Advocate Blog Guest Blogger: Jack Ginsburg, director of Policy Analysis and Research
Responding to legislation on behalf of ACP can be a daunting task. How does an organization of 129,000 members address legislative proposals for health care reform that are moving rapidly through Congress, whose provisions are complex and are being revised frequently, and on which ACP members may have differing or opposing views?
All five congressional committees with jurisdiction on health considered (and four passed) legislation in just a few months this year. Differences in legislation between the House and Senate will now need to be reconciled when Congress returns in September from its recess and then each chamber will consider passage of a final bill that could also include consideration of amendments. ACP has been involved at each stage in the process, seeking to assure that legislation is consistent with ACP policies and priorities.
ACP's involvement, however, began long before Congress considered any specific bill and will not end with a presidential signing ceremony. ACP also will need to respond to proposed rules and regulations that will be forthcoming to implement any provisions that are enacted. The process could be repeated again next year as further legislation is considered. Fortunately, ACP has a process for developing factual, evidence-based public policy positions that are representative of its members' views. These policy positions then serve as the basis for our legislative advocacy efforts. The process involves ACP membership, leadership, committee members, chapters, councils, and staff.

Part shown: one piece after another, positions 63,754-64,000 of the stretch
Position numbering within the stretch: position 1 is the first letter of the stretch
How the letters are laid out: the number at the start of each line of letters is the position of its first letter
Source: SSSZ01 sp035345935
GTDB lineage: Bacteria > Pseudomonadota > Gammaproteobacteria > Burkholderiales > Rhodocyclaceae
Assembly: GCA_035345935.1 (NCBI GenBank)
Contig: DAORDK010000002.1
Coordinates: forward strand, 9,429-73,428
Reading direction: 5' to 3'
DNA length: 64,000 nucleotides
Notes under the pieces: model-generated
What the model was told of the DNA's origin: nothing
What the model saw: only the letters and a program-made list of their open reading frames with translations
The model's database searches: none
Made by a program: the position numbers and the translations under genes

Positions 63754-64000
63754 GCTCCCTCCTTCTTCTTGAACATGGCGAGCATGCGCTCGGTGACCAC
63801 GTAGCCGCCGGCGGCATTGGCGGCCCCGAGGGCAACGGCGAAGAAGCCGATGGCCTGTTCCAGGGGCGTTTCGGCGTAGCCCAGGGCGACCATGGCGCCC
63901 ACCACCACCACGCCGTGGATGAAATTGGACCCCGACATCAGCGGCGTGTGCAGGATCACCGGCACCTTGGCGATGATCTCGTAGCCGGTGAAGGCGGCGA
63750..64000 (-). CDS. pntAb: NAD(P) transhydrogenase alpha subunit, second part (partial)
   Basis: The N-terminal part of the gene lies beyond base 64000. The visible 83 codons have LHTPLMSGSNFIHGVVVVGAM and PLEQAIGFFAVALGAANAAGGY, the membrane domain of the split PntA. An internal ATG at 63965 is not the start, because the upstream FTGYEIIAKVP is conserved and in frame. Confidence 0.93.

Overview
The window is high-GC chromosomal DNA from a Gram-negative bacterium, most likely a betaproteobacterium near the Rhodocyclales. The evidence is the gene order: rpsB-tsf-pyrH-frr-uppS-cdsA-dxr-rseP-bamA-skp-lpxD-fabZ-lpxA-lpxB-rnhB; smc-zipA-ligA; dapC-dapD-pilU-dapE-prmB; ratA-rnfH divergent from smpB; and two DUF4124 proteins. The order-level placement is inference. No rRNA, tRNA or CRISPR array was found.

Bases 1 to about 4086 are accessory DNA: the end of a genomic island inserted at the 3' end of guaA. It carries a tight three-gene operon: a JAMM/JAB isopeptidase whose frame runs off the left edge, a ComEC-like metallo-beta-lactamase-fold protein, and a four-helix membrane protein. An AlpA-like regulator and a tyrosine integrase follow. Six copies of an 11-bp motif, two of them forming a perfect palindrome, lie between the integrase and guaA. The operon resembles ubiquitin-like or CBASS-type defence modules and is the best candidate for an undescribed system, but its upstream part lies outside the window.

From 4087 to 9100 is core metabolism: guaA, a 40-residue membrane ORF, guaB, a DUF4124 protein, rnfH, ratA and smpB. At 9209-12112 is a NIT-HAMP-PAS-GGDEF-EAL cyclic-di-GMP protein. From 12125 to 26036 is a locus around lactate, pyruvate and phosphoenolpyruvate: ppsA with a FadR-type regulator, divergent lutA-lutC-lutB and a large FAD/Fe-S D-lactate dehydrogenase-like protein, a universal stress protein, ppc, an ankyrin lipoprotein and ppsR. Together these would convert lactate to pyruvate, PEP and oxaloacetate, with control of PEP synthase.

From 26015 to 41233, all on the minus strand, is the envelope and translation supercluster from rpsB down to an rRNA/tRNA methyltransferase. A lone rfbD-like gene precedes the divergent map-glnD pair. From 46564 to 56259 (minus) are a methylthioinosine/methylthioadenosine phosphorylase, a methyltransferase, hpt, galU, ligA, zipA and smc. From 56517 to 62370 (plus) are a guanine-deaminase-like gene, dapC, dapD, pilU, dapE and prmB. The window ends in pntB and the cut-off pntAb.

All of the health reform bills considered by Congress are comprehensive and complex, addressing a broad range of issues: health insurance reforms, access to care, physician payment, workforce, health care delivery, health professions loans and scholarships, prescription drug coverage - to name a few. ACP had extensive policy on most issues, but of course there were some new issues for which we did not have existing policy. For these, a fast-track process was employed to develop new policy. I'll explain how ACP responded to all of these health care reform proposals, but first let's quickly review how the College develops policy.
The process begins with the College's Strategic Plan. It sets forth ACP's high-level priorities, such as improving access to care and eliminating disparities. The objectives are developed by ACP's content-focused committees and its councils, which represent key member groups, with oversight by the Strategic Planning Committee and ultimate approval by the Board of Regents. Staff then develop programs to achieve these objectives. Governance and staff annually follow developments in the health care arena to adapt the College's positions.
The Health and Public Policy Committee (HPPC) develops ACP's positions on issues affecting the health care of the American public and the practice of internal medicine. Policy on payment and regulatory issues are developed by the Medical Services Committee (MSC), and ethics policies are developed by the Ethics, Professionalism and Human Rights Committee (EP&HRC). Membership on the committees includes a diverse mix of generalists and specialists, academics and private practitioners, ACP Regents and Governors, and representatives of ACP councils. Special attention is paid to assuring representation of all ACP members.
Development of public policy papers generally commence with ACP staff conducting a literature search and preparing background materials for the policy committee. Draft policy papers are then prepared for committee review and discussion. Following initial committee approval, a draft policy paper is circulated for comments to Governors, Regents, ACP chapters and/or their health policy committees, and the ACP councils representing subspecialists, students, residents and young physicians. Occasionally outside experts also are invited to review the confidential drafts. Comments and proposed revisions are then shared with the policy committee prior to submission of a final draft to the Board of Regents for final review and approval.